Port Royal is a village located at the end of the Palisadoes at the mouth of the Kingston Harbour, in southeastern Jamaica. Founded in 1518 by the Spanish, it was once the largest city in the Caribbean, functioning as the centre of shipping and commerce in the Caribbean Sea by the latter half of the 17th century. It was destroyed by an earthquake on June 7, 1692, which had an accompanying tsunami. Severe hurricanes have regularly damaged it. Another severe earthquake occurred in 1907.
Port Royal was once home to privateers encouraged to attack Habsburg Spain’s vessels when smaller European powers dared not directly make war on Spain. As a port city, it was notorious for its gaudy displays of wealth and loose morals.
It was a popular homeport for the English and Dutch sponsored privateers to spend their treasure during the 17th century. When those governments abandoned the practice of issuing letters of marque to privateers against the Spanish treasure fleets and possessions in the later 16th century, many of the crews turned pirate.
They continued to use the city as their main base during the 17th century. Pirates from around the world congregated at Port Royal, coming from waters as far away as Madagascar.
After the 1692 disaster, Port Royal’s commercial role was steadily taken over by the nearby town (and later, city) of Kingston. Plans were developed in 1999 to redevelop the small fishing town as a heritage tourism destination to serve cruise ships. It could capitalize on its unique heritage, with archaeological findings from pre-colonial and privateering years as the basis of possible attractions.
The Taino Indians occupied this area for centuries before European encounter. They used the area, which they called Caguay or Caguaya, during their fishing expeditions. Although it is not known whether they ever settled at the spit, they did inhabit other parts of Jamaica.
The Spanish first landed in Jamaica in 1494 under the leadership of Christopher Columbus. Permanent settlement occurred when Juan de Esquivel brought a group of settlers in 1509. They came in search of new lands and valuable resources, like gold and silver. Instead they began to cultivate and process the sugar cane. Much like the Taino before them, the Spanish did not appear to have much use for the Port Royal area. They did, however, retain its Taino name.
Spain kept control of Jamaica mostly so that it could prevent other countries from gaining access to the island, which was strategically sited within the trade routes of the Caribbean. Spain maintained control over the island for 146 years, until the English took control following their invasion of 1655.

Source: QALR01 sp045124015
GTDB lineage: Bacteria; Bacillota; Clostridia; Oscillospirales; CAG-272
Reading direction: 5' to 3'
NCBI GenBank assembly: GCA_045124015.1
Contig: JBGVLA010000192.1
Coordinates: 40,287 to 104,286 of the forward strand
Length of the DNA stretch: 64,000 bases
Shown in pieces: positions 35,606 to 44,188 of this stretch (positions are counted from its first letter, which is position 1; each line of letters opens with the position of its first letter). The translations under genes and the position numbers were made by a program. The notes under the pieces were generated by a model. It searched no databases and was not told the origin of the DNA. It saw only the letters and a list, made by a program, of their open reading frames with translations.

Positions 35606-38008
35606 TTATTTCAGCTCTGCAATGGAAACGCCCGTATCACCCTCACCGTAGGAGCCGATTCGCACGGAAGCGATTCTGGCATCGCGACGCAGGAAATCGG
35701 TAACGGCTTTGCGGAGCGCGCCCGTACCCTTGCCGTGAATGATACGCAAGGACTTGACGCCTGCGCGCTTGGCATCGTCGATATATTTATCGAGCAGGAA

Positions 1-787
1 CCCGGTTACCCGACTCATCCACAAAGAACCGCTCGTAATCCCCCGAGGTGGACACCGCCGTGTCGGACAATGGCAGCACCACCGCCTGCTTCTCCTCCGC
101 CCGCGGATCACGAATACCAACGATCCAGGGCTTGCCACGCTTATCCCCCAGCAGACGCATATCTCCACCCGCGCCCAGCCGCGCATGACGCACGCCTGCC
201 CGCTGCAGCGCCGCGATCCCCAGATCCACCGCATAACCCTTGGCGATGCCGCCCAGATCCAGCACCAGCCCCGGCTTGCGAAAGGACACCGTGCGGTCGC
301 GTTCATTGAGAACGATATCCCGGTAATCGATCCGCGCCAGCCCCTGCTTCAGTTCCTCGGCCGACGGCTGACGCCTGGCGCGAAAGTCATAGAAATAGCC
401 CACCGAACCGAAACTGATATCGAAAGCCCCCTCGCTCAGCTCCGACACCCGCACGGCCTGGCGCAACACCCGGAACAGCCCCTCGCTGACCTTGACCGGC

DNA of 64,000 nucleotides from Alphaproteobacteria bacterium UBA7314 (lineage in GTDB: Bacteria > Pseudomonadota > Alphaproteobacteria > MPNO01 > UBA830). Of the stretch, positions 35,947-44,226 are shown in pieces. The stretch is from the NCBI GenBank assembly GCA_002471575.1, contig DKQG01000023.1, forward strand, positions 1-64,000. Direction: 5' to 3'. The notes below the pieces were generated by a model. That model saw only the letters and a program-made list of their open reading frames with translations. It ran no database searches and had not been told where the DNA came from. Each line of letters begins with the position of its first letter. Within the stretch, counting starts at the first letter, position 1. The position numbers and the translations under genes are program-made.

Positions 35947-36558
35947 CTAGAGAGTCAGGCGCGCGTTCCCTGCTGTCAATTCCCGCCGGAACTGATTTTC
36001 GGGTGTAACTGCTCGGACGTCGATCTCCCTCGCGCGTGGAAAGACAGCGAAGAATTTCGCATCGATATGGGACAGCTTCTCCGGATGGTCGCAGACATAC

The town was captured by England in 1655 during the invasion of Jamaica. By 1659 two hundred houses, shops and warehouses had been built around the fort; by 1692 five forts defended the port.
The English initially called the place Cagway but soon renamed it as Port Royal. For much of the period between the English conquest and the 1692 earthquake, Port Royal served as the capital of Jamaica. After the earthquake, Spanish Town was designated as the capital. In 1872 the government designated Kingston, the largest city, as the capital.
In 1657, as a solution to his defence concerns, Governor Edward D’Oley invited the Brethren of the Coast to come to Port Royal and make it their home port. The Brethren was made up of a group of pirates who were descendants of cattle-hunting boucaniers (later anglicized to buccaneers), who had turned to piracy after being robbed by the Spanish (and subsequently thrown out of Hispaniola). These pirates concentrated their attacks on Spanish shipping, whose interests were considered the major threat to the town.
These pirates later became legal English privateers who were given letters of marque by Jamaica’s governor. Around the same time that pirates were invited to Port Royal, England launched a series of attacks against Spanish shipping vessels and coastal towns. By sending the newly appointed privateers after Spanish ships and settlements, England had successfully set up a system of defence for Port Royal. Spain was forced to continually defend their property, and did not have the means with which to retake its land.